Kosovo is now a country! Read all about the Republic of Kosovo.
This article was posted on June 16, 1999.
Where is Kosovo?
Kosovo is a southern province of the Federal Republic of Yugoslavia, which is composed of Serbia and Montenegro1. The country is about the size of Kentucky. It is bordered by Bosnia and Herzegovina, Croatia, Hungary, Romania, Bulgaria, Macedonia, and Albania.
At odds are the Serbs, under the leadership of archnationalist Slobodan Milosevic, and the ethnic Albanians, who make up 90% of Kosovo's population. While Serbia is internationally recognized as having control over Kosovo, the Kosovo Liberation Army (KLA), a militant ethnic Albanian group, is calling for full independence for the province.
The ethnic Albanians of Kosovo share the ethnic background of the people of neighboring Albania and speak the Albanian language. They are largely Muslim, while the Serbians are generally Eastern Orthodox Christians.
At IssueKosovo was autonomous within the former Yugoslavia from 1974 until 1989, when new Serbian president Milosevic took control of the province. During their period of autonomy, the ethnic Albanians enjoyed a measure of cultural freedom that ended with Kosovo's absorption into the Serbian state.
The Serbs are struggling to maintain control over Kosovo for cultural reasons as well. The territory has a significant role in Serbian history, as the site of the Serbs' defeat by the Ottoman Turks in 1389. The battle at Kosovo Field figures prominently in Serbian poetry and has great national significance as the cradle of Serbian civilization.
Setting the StageWhile the issues at the center of the fighting in Kosovo date back nearly two decades, the recent tension began to heat up after the emergence of the KLA in 1996. In 1997 the KLA took a more active role against continued oppression by the Serbs. They began killing Serbs in Kosovo, their main target being policemen. Eventually the KLA was able to establish control over areas within the province.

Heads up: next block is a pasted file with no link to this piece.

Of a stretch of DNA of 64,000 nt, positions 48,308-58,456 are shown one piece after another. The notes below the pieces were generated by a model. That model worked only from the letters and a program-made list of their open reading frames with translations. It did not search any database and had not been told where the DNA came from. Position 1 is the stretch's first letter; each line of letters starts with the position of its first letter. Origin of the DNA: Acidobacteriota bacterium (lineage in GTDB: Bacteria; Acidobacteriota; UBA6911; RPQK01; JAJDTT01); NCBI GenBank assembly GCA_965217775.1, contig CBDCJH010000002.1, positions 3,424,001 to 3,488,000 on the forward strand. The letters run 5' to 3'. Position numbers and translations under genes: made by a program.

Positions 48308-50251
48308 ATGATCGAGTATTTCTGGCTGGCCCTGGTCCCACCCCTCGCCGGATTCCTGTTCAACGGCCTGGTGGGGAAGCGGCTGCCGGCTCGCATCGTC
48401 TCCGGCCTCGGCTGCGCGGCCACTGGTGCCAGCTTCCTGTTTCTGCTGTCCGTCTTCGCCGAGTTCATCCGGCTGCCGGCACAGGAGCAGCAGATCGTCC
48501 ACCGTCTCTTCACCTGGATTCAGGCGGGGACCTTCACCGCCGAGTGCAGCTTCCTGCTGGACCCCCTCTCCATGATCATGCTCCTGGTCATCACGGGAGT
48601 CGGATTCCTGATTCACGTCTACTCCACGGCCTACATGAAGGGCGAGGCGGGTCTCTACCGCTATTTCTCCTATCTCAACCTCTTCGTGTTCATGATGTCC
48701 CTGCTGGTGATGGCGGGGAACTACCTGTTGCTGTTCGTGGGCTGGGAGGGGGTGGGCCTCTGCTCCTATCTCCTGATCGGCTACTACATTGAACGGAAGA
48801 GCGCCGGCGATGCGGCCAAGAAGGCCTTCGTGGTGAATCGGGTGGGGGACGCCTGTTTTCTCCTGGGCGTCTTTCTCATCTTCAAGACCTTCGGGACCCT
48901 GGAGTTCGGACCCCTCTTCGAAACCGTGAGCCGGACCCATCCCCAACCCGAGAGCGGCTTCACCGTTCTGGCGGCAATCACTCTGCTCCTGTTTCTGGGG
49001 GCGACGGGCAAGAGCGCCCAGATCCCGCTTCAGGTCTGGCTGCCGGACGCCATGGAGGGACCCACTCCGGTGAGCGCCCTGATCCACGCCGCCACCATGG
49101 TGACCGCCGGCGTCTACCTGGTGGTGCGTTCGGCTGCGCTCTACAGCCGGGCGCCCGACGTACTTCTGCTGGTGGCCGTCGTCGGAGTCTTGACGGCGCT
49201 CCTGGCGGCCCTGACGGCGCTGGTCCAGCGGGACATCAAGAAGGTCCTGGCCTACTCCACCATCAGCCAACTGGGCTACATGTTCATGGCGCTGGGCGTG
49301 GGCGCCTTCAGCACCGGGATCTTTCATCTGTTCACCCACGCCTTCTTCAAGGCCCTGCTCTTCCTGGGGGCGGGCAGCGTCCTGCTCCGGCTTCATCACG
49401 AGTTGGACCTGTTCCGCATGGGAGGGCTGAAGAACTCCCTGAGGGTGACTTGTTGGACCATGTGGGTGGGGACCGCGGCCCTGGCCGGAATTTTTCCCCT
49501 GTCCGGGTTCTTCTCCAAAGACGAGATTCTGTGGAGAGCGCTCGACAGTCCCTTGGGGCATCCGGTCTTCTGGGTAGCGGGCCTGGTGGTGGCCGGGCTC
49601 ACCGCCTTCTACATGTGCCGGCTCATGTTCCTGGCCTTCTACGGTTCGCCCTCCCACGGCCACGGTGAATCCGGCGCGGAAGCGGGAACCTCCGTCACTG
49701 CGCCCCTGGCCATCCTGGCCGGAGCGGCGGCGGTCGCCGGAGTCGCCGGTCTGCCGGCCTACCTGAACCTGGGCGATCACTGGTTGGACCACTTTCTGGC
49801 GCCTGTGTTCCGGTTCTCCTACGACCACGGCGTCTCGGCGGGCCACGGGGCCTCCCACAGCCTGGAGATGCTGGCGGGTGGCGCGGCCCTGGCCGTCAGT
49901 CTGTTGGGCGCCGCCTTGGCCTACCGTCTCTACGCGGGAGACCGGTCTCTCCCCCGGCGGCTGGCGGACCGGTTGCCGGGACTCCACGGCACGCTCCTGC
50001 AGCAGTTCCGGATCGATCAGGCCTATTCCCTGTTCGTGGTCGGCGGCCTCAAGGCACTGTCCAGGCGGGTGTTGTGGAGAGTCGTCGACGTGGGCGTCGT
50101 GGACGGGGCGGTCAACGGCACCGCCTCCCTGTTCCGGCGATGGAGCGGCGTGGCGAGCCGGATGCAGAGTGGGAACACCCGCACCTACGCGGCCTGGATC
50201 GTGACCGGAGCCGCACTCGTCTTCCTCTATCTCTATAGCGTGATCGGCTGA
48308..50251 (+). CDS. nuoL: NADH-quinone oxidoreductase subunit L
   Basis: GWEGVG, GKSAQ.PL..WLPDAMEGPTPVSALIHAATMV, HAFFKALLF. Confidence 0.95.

In February 1998, President Milosevic sent Serbian troops to take back KLA-controlled areas. Eighty people were killed in the ensuing battle, including many women and children. The government-sponsored violence against Albanian civilians sparked rioting by outraged Kosovars and marked an escalation of the conflict.
It also gave cause for intervention by NATO, which, until that point, had never stepped into the middle of a conflict between a sovereign nation and its own citizens. In justifying its involvement, NATO cited the responsibility of protecting fellow human beings from crimes against humanity.
After months of unsuccessful attempts at restoring peace to Kosovo, NATO resorted to military action in the spring of 1999. On March 24 it launched an air campaign that would last for 78 days.
As bombs fell on Serbian soil, Western officials debated the likelihood of defeating the Serbs without the deployment of ground troops. NATO's hesitation in committing to a land battle —and therefore putting its troops at greater risk of danger— ultimately paid off. Serbia finally agreed to sign a UN-approved peace agreement with NATO on June 9.
1. The United States does not recognize the new government as the successor state of the former Yugoslavia, and refers to it as "Serbia and Montenegro."
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